candlestick

October 1856-July 1857


The Collected Letters, Volume 32


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JWC TO MARY RUSSELL ; 5 June 1857; DOI: 10.1215/lt-18570605-JWC-MR-01; CL 32: 159-161


JWC TO MARY RUSSELL

5 Cheyne Row—Chelsea Friday [5 June 1857?]

Now my dearest Mary will you mind this? When you have a headach, you are never to make a matter of conscience of writing to me! One does that sort of thing to people one is on ceremony with—people who only believe in one according to one's outward acts and words from moment to moment—but surely you and I are got beyond that surface-state of things—and you might keep me waiting for a letter, till your poor head was out of pain; without risk or fear of my thinking you fickle or negligent. I know that a feverish activity is often an accompaniment or premonitory symptom of headach, and that just because one is ill, and needing perfect rest, one gets into a fuss of mind “about many things” and over exerts oneself needlessly—but you, my Dear, a Drs wife, should have learnt to be on your guard against that false activity and to repress it. If you had not told me you had a headach I should have known it all the same, from the anxious tone of your letter. How many such letters have I myself written under the same physical pressure! Oh don't I know that tone to my cost!

I felt very sorry for you with the worry of new servants a-head; and you so sad and weary! but I dont know but that, like a nauseous medecine, it will be good for you in the long run. I have often found, in looking back that a thing which I had looked forward to with dread, and found detestable when I was in it, had been the very best thing that could have happened for me—the very thing I needed, to rouse me, or to calm me down, to cure me of some morbidness or other, and bring me back to a healthy practical being. Good Heavens how tormented I used to be at Craigenputtoch with the incapicity of my servants! and how hard I felt it that I should have to bake bread, and make cheeses, and all that sort of thing; “I who hadn't been brought up to it”— my Dear! but that for that very bother with the Practical I should have—gone mad at Craigenputtoch! as sure I am now sane! No woman brought up as I had been—with the vehement nature and romantic ideas I then had—could have lived four years at that place and kept her senses; without a good heavy load of practical difficulties and annoyances to keep her down to the firm earth!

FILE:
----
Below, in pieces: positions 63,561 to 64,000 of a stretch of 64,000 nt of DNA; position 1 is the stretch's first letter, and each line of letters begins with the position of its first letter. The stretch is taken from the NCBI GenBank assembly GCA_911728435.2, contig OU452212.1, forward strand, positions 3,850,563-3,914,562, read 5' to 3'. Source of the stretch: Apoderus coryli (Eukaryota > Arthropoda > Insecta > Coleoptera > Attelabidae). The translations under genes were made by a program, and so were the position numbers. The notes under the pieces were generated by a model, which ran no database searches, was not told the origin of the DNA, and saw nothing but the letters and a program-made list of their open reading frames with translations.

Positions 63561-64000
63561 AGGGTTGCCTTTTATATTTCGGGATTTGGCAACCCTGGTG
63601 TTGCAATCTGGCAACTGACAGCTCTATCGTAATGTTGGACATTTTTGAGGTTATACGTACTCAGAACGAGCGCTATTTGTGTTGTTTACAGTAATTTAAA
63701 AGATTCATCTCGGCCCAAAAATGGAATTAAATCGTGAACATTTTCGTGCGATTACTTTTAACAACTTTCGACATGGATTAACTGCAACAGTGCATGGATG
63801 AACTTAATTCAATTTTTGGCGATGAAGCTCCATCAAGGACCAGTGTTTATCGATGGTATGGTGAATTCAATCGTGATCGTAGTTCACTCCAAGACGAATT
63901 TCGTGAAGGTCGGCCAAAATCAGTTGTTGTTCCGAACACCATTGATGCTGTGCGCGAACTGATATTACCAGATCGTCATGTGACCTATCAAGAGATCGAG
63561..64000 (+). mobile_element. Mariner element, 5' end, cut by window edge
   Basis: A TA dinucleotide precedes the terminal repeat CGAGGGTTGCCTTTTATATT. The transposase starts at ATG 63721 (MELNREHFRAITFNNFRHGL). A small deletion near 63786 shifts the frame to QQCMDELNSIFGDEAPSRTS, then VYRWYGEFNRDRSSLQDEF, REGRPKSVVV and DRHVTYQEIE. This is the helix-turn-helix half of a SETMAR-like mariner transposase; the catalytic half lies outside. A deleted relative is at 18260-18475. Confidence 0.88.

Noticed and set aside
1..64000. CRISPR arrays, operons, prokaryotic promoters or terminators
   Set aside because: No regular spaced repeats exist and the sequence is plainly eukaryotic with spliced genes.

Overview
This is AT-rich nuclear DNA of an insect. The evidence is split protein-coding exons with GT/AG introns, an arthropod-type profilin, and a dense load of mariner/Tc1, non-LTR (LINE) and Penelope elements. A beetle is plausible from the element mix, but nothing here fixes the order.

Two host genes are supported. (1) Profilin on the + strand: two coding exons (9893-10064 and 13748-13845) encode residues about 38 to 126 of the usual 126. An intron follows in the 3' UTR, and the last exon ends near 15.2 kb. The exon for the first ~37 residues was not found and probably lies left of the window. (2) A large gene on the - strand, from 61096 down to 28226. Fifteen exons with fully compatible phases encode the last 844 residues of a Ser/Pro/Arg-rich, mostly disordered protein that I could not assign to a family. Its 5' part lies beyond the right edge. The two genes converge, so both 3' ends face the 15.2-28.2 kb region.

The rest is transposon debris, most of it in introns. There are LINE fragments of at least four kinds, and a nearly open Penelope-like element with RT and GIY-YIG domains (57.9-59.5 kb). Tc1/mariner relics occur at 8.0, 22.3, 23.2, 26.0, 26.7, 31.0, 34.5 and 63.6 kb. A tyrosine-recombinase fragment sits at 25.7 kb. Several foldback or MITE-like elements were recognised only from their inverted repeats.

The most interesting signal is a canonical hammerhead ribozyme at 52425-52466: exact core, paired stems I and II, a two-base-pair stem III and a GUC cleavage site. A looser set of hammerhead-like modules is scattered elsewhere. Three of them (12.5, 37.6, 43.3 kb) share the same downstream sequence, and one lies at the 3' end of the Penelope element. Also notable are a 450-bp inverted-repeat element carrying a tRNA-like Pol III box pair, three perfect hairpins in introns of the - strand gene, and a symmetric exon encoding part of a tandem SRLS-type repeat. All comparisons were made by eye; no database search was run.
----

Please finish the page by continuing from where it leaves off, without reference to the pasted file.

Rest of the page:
I shall be very relieved however to hear that the new servants bid fair to suit. At all events you will be delivered from the sore feeling you must have had to the old ones, who had failed you in your time of need. It is miserable to live under the same roof, and in the constant presence of anyone whose hardness and coldness is like a wall of ice, that all one's sympathies break themselves against!

My Anne, I am thankful to say, gets more human every year. The manner she had acquired in her London services, gradually thaws under my persevering efforts to get at her heart. Perhaps someday she will get really “attached” to me! at present, after four years and a half's trial; she rather approves of me as a woman and a mistress! and has no thought of leaving me! Which I am glad of for she is a capital Servant—and gives entire satisfaction to Mr C, who is in fact not easy to satisfy! of course I should like her better if she had warmer feelings—still; the faults one knows and has used one'self to are far preferable to those one has to learn.—

I was greatly benefitted by my visit at Easthampstead Park1— The people were adorably kind, and the place like—Scotland! Large tracts of heather and whins and plantations of Scotch fir. The house is a very grand old “rambling” house, which was given by James 2d to the Ancestor of the present Marquis.2 But except the grandeur of the place and the establishment there was no other grandeur to freeze or alarm one— Such a natural family I have not seen in England. It was like living in one of the old english novels for me. I could have fancied myself Evelina or Cecilia3 or some one of these fortunate Heroines, who as sure as fate, always, at one time or other, went to visit “a Marchioness” and had a charming time of it.

Now I am back to the heat and dust and the noise!—and Mr C saying no word of moving anywhere! He is so busy that he hasn't leisure to notice how thin and pale and weak I am and being content here himself at present has no notion how much I need a change, and I am so childish in these things that I dont like to call his attention to the fact!4

My kindest love to Dr Russell

Your ever affectionate

Jane W Carlyle